Frequently Asked Questions
On April 11, 2001, the Governor of Arizona signed into law Arizona Revised Statutes Section 33-405, which created a new type of Arizona real property deed known as the Arizona Beneficiary Deed. By signing and recording an Arizona Beneficiary Deed, an owner of an interest in real property located in Arizona may cause the owner's interest in the real property to be conveyed to people or entities on the owner's death. The interest in real property conveyed by a Beneficiary Deed does not take effect until the death of the owner, at which time that interest transfers automatically by law to the designated grantee(s) named in the Beneficiary Deed.
Click here to learn more about the benefits and drawbacks of a Beneficiary Deed.
I recommend to look at enough properties to gain a comprehensive understanding of the marketplace.
This will provide you with the required knowledge to work out if the property you are interested in represents value for money. This will also help you to determine which location appeals to you the most.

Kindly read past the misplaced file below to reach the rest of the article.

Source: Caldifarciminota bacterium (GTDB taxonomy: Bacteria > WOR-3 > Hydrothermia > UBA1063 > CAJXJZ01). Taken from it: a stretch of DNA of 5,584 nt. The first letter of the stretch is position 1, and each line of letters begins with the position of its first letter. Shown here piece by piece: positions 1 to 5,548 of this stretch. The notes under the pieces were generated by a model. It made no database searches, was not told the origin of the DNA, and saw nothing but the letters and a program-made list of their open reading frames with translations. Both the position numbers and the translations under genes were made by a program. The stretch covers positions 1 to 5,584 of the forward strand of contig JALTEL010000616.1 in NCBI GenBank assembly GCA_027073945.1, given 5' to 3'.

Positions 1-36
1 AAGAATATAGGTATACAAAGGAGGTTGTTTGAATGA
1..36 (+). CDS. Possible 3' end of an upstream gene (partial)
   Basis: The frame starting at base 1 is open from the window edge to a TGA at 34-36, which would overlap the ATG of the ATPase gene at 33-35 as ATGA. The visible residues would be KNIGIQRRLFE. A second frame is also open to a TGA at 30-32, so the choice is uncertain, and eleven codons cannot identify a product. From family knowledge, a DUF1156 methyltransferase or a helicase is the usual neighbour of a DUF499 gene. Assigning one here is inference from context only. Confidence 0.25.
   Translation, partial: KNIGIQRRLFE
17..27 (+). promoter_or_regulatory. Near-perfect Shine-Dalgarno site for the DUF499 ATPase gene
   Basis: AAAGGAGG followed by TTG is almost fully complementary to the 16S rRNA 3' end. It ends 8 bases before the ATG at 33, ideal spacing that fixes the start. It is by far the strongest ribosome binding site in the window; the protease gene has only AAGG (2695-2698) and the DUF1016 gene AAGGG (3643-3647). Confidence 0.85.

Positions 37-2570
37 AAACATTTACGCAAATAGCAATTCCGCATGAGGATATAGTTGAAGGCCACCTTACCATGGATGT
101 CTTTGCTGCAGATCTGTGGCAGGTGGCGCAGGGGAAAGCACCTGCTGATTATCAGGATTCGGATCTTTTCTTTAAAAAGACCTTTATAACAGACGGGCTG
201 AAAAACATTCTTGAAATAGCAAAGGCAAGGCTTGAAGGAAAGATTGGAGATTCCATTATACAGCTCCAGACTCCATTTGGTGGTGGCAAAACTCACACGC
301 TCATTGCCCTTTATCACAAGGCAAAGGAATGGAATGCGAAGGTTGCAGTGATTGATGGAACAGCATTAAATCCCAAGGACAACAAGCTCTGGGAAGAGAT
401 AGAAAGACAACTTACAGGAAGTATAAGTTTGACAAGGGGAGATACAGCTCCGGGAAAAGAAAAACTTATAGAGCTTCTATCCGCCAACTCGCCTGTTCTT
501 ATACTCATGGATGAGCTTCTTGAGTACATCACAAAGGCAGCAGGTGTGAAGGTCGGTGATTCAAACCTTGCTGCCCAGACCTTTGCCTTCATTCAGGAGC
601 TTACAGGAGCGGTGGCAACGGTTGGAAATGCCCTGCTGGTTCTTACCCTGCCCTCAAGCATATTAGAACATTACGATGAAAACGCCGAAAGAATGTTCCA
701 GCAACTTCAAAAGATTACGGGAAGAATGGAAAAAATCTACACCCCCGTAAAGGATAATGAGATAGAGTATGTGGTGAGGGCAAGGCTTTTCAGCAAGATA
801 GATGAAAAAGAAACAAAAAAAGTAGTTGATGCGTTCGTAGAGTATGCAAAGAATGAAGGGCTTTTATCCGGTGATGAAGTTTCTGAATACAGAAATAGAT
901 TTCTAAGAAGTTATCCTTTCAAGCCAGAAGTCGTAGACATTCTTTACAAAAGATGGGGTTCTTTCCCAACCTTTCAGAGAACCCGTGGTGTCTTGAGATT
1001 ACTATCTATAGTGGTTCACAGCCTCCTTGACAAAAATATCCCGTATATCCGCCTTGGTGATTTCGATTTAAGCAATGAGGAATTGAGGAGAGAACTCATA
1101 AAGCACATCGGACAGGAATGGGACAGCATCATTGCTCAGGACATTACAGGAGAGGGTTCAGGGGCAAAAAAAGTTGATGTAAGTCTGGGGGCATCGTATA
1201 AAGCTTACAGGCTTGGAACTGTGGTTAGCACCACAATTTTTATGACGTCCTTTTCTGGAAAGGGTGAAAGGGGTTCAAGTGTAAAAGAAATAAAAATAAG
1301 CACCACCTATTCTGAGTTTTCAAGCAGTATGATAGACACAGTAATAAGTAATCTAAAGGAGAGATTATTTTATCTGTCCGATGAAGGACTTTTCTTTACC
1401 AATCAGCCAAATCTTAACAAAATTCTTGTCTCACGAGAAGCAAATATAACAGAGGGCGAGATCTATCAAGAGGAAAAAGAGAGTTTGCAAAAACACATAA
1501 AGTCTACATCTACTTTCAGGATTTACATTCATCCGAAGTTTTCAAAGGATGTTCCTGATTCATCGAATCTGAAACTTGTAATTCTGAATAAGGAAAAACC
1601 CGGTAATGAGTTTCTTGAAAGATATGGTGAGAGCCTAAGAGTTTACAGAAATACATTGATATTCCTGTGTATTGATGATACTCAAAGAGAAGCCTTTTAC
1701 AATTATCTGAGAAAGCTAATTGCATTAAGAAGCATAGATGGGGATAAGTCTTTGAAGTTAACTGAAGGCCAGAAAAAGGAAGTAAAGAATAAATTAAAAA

It is important to feel confident about your eventual purchase, so viewing properties online is a good way to research the market efficiently.
A cooling off period is usually where one party — usually the buyer — is given a short amount of time after signing and exchanging the contracts to decide if they definitely want to proceed.
The seller is generally bound to the contract and prohibited to sell the property to anyone else during the cooling off period.
The following websites provide general information about some of the environmental hazards that have the potential to affect the home environment. They provide introductory information to help home buyers understand the possible risk of exposure to potentially harmful environmental hazards in and around the home.
- Radon - www.azrra.gov/radon/radon_about
- Asbestos - > www.azdeq.gov/environ/air/asbestos
- Lead - > www.azdhs.gov/phs/oeh/children/lead/arizona
- Hazardous Waste - www.azdeq.gov/environ/waste/hazwaste
- Ground Water Contamination - > www.azdeq.gov/environ/water
- Formaldehyde - http://www.azdeq.gov/environ/air